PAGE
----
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Lay for the Day
28th March

The bandleader, composer and publisher W.C. Handy died on this day in 1958 in New York City.
Handy tells a famous story in his autobiography, Father of the Blues: “One night at Tutwiler [a small town in the heart of the Mississippi Delta], as I nodded in the railroad station while waiting for a train that had been delayed by nine hours, life suddenly took me by the shoulder and wakened me with a start.” The revelation came in the music of a “lean, loose-jointed Negro” who was playing a guitar while sliding a knife along the strings and singing a song in which each line was repeated three times. It was Handy’s first encounter with the blues.
Now consider, Handy was black, born in the Deep South (in Florence, Alabama, on 16th November 1873), and had been playing professionally and moving about the country on and off for more than 10 years, yet this blues struck him as something utterly new – “the weirdest music I had ever heard”. Whatever degree there is of legend in his account and however much the music may have been the product of long traditions, it seems fair to take him at his word and accept the implications of his amazement: that this kind of guitar blues was either something recently created, or was closely confined to rural backwaters of Mississippi – or perhaps both. Yet by the time Handy died, the blues, particularly through its power-mad bastard offspring, rock’n’roll, had risen from its obscure sources to be a central current in the popular music of the entire world.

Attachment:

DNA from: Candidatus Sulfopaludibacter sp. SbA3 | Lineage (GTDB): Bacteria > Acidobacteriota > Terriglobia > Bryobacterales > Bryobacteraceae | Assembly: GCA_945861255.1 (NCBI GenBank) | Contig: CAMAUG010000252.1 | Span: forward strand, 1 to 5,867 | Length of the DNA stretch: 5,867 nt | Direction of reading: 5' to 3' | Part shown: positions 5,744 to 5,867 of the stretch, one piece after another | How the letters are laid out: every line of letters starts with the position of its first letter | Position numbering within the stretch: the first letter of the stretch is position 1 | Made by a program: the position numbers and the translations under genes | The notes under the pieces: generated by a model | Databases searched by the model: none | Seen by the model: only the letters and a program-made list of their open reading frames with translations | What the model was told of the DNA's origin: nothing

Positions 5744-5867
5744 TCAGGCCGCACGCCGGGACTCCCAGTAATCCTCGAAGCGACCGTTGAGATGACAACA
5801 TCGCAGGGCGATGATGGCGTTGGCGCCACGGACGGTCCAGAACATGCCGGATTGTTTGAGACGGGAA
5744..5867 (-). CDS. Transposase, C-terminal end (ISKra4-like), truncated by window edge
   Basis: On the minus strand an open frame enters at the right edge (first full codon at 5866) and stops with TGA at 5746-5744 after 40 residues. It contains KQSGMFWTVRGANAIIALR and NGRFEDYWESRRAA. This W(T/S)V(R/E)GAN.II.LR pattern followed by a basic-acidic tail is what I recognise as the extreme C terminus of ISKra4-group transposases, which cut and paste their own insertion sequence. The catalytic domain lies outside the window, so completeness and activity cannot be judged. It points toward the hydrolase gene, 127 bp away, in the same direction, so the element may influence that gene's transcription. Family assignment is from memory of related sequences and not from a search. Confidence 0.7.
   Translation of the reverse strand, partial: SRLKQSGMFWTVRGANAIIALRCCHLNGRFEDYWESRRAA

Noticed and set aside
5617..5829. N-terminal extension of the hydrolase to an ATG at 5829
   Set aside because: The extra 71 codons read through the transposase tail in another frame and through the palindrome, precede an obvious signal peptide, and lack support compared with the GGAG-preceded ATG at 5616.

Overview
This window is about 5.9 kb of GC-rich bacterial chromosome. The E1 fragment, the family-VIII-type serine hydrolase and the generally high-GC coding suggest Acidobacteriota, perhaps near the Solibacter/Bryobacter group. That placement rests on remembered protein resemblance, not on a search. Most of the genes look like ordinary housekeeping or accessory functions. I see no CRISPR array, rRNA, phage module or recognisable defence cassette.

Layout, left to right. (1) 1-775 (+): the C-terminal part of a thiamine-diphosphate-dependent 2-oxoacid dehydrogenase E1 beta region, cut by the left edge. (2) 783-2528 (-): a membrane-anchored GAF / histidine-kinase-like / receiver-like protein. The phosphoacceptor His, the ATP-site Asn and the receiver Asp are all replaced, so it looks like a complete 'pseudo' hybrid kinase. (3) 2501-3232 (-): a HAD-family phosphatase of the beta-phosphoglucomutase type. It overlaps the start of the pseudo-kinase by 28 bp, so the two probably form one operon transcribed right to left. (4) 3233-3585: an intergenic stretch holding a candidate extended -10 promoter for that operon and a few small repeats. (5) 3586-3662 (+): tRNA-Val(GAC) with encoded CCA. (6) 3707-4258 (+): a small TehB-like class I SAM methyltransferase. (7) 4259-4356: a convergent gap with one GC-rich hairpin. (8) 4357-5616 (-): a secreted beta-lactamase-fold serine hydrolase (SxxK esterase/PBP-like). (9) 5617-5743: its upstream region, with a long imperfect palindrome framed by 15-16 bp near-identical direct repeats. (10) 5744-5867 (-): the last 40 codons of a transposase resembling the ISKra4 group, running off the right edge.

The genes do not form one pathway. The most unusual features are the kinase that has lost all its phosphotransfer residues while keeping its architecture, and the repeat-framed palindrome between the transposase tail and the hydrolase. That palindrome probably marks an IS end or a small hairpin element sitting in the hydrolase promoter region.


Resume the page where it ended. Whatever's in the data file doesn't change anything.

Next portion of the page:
Handy, through his writing, adaptation, orchestration and publication of blues, was a key figure in this process, and his honorific, ‘Father of the Blues’, if inaccurate, was deserved.


Blues Hit

Whine of the twined steel
the glass gadget glides on,
dodging along and back
to the fingernail’s pluck,
the tapping and thump of a bootsole and heel,

and the thumbtack-studded rubbed-out felt
on the hammers of a split-backed,
ivory-cracked and ebony-(black-paint)-
worn-away upright
bonging and plinking the big rigid strings

while the wheezing and wail
of a breath-rattled sliver of metal
in the toylike tinplate instrument ’s
humming and moaning in sidesucked air,
cupped in one hand while the other hand’s clapping the end,

and the crash, bump, rattle of the three-piece kit,
kickdrum and traps and ride
keep time, a kind of time
with the belligerent bullfiddle’s shoving:
Oohee babe, I need your kind of, kind of loving.

John Gibbens
The Improvised Version, Vol. 1

The Lay Reader
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